And it might be just as deadly.
Last January we penned an essay, “The Death of Truth.” It began, “We have a very serious and destructive problem in America. Yes, we know, we have many. But this one is different because it is widely tolerated and, sadly, carefully nurtured by our nation’s leadership regardless of party. Truth has become one of the lowest coins in the realm. The narrative, carefully conceived, studiously nurtured, and determinedly communicated has, it seems, become the highest coin of the realm.”
Today, we believe the problem is even worse. That’s because we have become willfully ignorant. Too many of us have abandoned truth as our bedrock value, and, instead, embraced any narrative that best suits our beliefs, biases and comfort levels. It is a dangerous place to be. It is a realm where mischief and demagoguery thrive, and where altruism and good citizenship go to die.
This realm is not home to any particular party in America. Politicians, both Democrat and Republican have, do and will continue to focus herculean effort on constructing narratives that are seductive rather than truthful—not so much to fool people, but rather, to provide people versions of reality that they most want to see, hear or read. Sadly, far too many of us largely, and willingly, seem to prefer seduction to candor. To be fooled is bad enough. To seek to be fooled is far worse. Today, many people turn the dial (okay, press the button) to find “news” that comports with their preferred version of reality rather than the hard, solid, truth.
President Trump defines truth as being that version of events that best satisfies his needs or objectives, or salves his sense of self. Hence his inaugural crowds were the largest ever, and he would have won the popular vote but for the three million illegals who voted for Hillary Clinton. Both ridiculous assertions. President Trump simply says what serves his interest with complete abandon. For example, he blithely stated that his budget plan would offer “one of the largest increases in national defense spending in American history.” But in fact, Congress raised defense budgets by larger percentages than the 10 percent increase that Trump proposed three times since 2000. The base defense budget grew by 14.3 percent, in 2002; by 11.3 percent, in 2003, and by 10.9 percent, in 2008.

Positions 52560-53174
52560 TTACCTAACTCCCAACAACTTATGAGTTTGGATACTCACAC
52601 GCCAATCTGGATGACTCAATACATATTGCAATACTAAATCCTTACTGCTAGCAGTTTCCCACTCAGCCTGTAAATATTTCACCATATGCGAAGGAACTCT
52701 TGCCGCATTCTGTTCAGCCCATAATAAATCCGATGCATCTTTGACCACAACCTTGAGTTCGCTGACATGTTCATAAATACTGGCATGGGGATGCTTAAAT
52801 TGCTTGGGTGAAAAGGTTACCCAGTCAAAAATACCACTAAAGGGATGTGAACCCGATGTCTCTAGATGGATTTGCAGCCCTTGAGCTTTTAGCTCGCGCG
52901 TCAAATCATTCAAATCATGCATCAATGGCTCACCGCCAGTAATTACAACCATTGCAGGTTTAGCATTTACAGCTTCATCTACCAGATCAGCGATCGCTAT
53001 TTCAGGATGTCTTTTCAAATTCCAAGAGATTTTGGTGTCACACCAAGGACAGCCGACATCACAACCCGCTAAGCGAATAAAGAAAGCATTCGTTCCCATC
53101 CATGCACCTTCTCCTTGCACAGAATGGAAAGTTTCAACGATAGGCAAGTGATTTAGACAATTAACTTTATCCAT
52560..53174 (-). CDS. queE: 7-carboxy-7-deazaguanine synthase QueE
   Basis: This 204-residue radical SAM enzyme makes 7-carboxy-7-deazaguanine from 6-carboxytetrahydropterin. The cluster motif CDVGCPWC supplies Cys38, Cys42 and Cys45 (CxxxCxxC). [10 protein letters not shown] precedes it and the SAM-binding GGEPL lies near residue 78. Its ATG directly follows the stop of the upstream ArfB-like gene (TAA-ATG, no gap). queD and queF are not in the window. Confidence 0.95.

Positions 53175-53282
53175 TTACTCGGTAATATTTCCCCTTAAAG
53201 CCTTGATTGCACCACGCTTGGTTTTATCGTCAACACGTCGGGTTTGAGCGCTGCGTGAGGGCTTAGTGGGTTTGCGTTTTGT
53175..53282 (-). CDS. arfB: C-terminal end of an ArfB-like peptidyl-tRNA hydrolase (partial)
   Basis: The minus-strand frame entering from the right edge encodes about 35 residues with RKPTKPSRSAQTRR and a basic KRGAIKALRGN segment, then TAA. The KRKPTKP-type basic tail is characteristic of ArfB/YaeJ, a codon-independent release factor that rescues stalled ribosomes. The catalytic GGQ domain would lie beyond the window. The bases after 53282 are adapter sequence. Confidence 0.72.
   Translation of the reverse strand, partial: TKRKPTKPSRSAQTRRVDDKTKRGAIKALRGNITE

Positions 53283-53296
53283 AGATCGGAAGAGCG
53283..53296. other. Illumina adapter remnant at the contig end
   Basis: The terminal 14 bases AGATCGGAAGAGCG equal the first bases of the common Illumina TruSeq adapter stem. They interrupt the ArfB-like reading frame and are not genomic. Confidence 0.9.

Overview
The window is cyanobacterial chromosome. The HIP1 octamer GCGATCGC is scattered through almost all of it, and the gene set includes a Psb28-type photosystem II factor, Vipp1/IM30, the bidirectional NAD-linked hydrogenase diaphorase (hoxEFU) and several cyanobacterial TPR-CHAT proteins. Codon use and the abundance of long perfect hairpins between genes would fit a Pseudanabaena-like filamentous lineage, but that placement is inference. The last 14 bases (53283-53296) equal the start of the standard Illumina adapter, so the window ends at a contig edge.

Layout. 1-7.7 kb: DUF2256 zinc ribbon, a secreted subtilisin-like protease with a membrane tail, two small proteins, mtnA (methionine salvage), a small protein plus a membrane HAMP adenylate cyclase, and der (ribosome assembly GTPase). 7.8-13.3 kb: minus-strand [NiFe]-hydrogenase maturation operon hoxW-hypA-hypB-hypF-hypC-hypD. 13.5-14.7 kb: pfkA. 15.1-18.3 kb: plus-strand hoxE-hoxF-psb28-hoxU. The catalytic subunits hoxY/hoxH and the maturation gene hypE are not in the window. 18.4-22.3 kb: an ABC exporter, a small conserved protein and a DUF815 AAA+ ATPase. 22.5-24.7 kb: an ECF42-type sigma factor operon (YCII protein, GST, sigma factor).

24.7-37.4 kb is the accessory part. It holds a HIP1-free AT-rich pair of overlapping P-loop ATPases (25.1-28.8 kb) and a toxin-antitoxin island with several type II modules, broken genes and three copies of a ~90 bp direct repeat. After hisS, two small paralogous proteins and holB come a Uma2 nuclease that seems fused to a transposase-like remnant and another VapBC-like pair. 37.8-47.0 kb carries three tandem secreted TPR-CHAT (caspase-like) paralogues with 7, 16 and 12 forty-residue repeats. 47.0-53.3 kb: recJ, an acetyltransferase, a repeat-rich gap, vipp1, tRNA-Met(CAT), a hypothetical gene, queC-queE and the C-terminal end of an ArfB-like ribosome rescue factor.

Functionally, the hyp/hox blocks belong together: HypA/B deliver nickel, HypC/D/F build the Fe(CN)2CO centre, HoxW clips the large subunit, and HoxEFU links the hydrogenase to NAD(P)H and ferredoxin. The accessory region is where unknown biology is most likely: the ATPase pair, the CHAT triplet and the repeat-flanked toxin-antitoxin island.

Trump bragged that since his election, “Ford, Fiat-Chrysler, General Motors, Sprint, Softbank, Lockheed, Intel, Walmart and many others have announced that they will invest billions of dollars in the United States and will create tens of thousands of new American jobs.”
Why President Trump chooses to misrepresent facts that are so easily checked is beyond us. Many of these announcements reflect corporate decisions that predate Trump’s presidential election, making it unlikely that his administration had much, if anything, to do with these corporate decisions. In the case of Intel, construction of the Chandler, Arizona, factory referred to by Trump actually began during Barack Obama‘s presidency.